Chronology of Events for February 1756

February, 1756: “From the Hague we are cold, that the deputies of the admiralties have resolved to fit out 40 ships of war against the spring, besides the 11 that are now at sea, in order to protect not only their Mediterranean trade against the Algerines, but also that of the ocean, in case there should be occasion; and that a placard has been lately published in the province of Holland, for raising the 100th and 200th penny, at two separate patients, half on the 15th of May, and the residue on the 1st of July.”

February, 1756: “The house of commons of Ireland have waited upon the lord lieutenant with an address to the king, to assure his majesty of the just sense of that house of his majesty’s constant care and protection of that kingdom, and of their determined resolution to do everything in their power for the support of the dignity and honour of his crown, and the defence of his majesty’s dominions at this time threatened with invasion: And to pray that he would be graciously pleased to increase the number of forces in that kingdom to 12,000 men complete.”

February: A bill is submitted to Parliament for the raising a regiment of four battalions for service in North America to be partly officered by foreign Protestants and under the overall command of a British officer.  The bill passes in March and the 62d or Royal American Regiment is raised.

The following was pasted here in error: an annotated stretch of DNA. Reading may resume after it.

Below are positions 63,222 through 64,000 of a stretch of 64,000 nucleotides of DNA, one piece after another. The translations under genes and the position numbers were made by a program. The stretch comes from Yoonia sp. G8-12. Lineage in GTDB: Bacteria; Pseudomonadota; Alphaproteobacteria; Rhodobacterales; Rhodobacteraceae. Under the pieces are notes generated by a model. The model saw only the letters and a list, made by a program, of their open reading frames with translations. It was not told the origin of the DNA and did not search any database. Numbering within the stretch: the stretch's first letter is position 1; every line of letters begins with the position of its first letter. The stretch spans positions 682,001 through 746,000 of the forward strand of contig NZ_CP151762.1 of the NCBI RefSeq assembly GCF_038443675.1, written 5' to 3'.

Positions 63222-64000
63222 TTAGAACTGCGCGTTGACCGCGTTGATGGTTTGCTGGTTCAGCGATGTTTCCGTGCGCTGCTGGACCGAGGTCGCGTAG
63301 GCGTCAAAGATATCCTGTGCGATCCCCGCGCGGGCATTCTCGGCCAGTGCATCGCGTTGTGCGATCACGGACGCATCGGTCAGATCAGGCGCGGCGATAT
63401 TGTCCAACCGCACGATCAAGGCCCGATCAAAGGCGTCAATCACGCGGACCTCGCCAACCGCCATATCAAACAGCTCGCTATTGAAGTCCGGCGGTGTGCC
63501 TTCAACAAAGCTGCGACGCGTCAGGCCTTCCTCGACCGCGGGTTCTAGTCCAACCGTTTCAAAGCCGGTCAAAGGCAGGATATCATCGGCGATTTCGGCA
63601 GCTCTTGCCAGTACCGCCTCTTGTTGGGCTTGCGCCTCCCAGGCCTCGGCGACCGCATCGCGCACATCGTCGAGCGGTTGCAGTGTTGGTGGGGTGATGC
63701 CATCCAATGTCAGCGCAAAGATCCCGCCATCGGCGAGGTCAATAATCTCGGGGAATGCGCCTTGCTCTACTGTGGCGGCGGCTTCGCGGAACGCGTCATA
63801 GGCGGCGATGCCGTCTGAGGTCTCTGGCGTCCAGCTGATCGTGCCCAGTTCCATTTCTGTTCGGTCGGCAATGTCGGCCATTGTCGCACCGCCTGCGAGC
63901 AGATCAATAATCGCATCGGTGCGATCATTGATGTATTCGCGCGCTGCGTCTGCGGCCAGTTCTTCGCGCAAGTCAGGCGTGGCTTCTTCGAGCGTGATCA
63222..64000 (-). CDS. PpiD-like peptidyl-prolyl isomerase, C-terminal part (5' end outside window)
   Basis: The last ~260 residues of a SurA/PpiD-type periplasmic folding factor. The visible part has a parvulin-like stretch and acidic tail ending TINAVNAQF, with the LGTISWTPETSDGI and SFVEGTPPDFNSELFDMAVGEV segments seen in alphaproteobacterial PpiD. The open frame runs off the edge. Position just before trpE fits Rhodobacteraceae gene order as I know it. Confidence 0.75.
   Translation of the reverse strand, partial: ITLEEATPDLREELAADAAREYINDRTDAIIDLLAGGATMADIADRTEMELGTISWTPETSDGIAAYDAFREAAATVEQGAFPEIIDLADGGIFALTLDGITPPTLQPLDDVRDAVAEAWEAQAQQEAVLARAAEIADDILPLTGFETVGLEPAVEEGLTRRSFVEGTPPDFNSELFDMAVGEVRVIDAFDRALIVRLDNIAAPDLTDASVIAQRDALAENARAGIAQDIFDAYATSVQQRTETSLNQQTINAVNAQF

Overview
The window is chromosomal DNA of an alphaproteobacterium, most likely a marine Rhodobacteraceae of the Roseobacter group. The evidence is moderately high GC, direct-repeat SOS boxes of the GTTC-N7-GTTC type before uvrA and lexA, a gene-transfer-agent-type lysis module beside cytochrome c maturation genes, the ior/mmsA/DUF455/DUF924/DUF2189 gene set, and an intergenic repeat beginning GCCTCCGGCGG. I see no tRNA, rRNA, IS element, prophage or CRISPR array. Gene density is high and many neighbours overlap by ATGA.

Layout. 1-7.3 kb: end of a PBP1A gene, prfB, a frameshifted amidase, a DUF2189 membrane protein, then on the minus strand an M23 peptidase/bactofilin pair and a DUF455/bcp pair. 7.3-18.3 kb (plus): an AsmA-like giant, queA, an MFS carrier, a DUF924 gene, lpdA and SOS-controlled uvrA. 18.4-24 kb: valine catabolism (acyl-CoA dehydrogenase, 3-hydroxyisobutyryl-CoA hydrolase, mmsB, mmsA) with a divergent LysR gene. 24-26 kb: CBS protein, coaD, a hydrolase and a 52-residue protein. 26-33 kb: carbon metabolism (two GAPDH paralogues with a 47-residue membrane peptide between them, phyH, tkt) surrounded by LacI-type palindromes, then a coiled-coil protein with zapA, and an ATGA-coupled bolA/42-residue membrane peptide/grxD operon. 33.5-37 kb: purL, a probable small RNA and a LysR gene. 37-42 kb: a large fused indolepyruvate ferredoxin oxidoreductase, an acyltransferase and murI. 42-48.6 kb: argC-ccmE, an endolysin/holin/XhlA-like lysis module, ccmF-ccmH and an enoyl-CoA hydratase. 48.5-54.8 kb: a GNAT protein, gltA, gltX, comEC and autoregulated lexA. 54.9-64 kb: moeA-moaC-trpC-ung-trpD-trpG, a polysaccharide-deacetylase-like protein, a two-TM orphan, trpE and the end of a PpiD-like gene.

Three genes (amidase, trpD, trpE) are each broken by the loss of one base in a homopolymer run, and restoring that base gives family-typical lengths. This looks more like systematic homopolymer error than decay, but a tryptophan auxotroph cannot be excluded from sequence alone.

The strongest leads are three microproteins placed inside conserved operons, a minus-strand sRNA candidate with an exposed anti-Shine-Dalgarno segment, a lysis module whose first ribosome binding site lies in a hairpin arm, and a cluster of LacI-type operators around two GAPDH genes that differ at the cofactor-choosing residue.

February 3, 1756: “Tuesday, Feb. 3. At a council held at St. James’s it was resolved to issue a proclamation (which was accordingly published in the London Gazette) setting forth, that the king being resolved, by the assistance and blessing of God, not to be wanting in his care for the defence of this kingdom, in case of any hostile attempt to land upon the coast thereof, hath thought fit strictly to charge and command all officers and ministers, civil and military, within their respective counties, &c. that they cause the coasts to be carefully watched, and, upon the first appearance of any such hostile attempt, immediately cause all horses, oxen and came, which may be fit for draught of burthen, and not actually employed in his majesty’s service, or in the defence of the country, and also (so far as may he practicable) all other cattle and provisions, to be driven and removed 20 miles at least from the place where such attempt shall be made, and to secure the same, so that they may not fall into the hands or power of those who shall make such attempt. Wherein nevertheless it is his royal will and pleasure that the respective owners thereof may suffer as little damage loss or inconvenience as may be consistent with the publick safety.”